After a few hours of fighting with myself over the controls, sending my troops running to their deaths a few times by mistake, I finally got to grips with the controls completely. It is official, if you put the time and effort into learning the controls you CAN play games of this nature happily on a console. The question is would you want to? I found the majority of my time with Warhammer Battle March rather bored to be blunt. The storyline, characters and style were all extremely shallow, bland and typically lifeless, which I feel may be something that fans of the Warhammer universe will grab their pitchforks to protest.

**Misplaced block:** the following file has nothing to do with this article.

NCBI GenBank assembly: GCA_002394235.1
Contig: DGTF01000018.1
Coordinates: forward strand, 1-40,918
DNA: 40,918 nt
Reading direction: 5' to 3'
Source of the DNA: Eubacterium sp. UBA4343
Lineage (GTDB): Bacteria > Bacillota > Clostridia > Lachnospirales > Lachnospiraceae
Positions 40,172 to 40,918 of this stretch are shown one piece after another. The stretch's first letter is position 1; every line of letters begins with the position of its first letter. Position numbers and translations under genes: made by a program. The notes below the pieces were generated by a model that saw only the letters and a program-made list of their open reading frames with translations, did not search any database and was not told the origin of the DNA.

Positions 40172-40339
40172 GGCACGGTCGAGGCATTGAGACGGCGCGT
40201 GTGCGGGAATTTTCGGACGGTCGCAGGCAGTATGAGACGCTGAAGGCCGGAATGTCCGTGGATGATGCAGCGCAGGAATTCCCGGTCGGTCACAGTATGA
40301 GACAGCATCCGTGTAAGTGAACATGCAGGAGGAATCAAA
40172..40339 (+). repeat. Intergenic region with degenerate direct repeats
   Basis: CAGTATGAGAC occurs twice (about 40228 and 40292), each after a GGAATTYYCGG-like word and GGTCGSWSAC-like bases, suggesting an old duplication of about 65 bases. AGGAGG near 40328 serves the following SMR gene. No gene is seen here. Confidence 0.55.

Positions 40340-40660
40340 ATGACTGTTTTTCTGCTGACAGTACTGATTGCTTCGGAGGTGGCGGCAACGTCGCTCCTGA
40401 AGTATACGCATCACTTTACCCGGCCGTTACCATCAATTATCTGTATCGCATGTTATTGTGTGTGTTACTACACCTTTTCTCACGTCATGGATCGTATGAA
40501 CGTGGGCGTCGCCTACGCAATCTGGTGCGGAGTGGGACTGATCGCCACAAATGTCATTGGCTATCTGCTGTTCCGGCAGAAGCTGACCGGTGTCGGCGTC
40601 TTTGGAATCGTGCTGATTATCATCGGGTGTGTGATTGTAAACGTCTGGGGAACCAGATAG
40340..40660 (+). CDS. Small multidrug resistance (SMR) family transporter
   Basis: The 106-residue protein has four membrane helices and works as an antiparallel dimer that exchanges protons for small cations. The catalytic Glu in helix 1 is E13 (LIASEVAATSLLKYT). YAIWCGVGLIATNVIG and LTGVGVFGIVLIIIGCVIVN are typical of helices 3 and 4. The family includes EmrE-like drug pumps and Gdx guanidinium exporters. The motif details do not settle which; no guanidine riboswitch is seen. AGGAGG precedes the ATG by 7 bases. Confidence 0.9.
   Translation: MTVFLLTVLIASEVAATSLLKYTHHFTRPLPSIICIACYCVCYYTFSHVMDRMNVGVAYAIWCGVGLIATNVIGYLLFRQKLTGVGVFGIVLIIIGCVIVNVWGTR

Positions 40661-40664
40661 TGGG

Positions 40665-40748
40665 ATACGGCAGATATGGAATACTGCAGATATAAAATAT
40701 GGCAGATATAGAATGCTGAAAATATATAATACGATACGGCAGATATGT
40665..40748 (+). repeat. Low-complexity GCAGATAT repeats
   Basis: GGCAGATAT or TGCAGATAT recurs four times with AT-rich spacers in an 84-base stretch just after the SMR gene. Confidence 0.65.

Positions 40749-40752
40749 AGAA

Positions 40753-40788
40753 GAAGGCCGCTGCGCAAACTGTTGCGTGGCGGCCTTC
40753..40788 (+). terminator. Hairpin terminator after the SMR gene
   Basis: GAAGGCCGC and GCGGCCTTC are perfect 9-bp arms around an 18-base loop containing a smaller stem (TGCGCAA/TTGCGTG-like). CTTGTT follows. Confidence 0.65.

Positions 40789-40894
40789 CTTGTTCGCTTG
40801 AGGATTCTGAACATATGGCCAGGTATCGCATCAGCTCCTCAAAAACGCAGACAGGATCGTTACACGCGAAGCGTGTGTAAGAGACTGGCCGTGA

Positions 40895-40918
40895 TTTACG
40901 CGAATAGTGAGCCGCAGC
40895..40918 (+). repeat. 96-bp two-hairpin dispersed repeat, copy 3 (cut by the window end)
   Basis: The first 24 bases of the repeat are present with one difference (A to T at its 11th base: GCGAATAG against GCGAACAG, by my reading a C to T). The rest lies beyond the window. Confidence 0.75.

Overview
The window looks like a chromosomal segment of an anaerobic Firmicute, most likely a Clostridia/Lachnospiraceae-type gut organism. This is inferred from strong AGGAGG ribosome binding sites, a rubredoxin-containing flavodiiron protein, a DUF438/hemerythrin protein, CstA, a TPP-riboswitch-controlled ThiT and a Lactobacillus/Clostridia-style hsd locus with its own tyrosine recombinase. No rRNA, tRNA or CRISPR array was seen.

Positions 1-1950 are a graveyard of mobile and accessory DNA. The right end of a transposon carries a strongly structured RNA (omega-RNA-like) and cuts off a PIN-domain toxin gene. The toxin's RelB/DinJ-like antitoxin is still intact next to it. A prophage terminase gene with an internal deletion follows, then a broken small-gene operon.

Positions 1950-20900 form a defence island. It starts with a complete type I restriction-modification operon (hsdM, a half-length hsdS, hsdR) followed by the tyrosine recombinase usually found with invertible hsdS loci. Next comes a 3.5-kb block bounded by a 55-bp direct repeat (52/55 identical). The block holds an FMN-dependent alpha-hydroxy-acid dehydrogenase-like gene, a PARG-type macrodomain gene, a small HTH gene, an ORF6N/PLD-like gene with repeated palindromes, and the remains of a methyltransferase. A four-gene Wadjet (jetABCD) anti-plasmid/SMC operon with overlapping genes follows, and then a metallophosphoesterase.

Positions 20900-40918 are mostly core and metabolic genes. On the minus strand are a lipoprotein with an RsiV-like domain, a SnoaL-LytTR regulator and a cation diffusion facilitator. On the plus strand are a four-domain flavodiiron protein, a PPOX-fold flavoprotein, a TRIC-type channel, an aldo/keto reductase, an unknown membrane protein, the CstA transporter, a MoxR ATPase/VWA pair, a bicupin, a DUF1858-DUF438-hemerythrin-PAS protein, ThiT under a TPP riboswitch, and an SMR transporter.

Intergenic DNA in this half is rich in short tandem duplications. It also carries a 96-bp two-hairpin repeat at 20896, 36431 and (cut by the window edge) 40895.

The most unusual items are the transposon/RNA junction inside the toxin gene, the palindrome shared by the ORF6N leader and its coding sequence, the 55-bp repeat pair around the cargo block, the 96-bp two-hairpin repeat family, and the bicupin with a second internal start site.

The aim of most missions is to simply obliterate all your foes, with a small few additional twists to spice things up from time to time. The main issue I had with the game is the simple fact that being tactical, which is the aim of the genre the game is placed in, was not a requirement. It was easy for me to place my men close to battle and to lure out a single formation of enemy troops and pick them off one at a time. I was even able to use only archer units to destroy them without taking any damage. This begged the question to be asked, what is the point? There are some nice features of the core mechanics such as hero characters which have special abilities that can be called upon (such as fireballs or defence spells) with a deep talent tree that customises the character to your playing style. There is even a wonderful feature of being able to upgrade your units with new armour, weapons, items, abilities and even blessings throughout the course of your travels. The problem with these features and others is that they simply are not required. They mix up the gameplay if used but in the long run it typically turns out easier to just press only the A button, while tricking the idiotic artificial intelligence to succeed.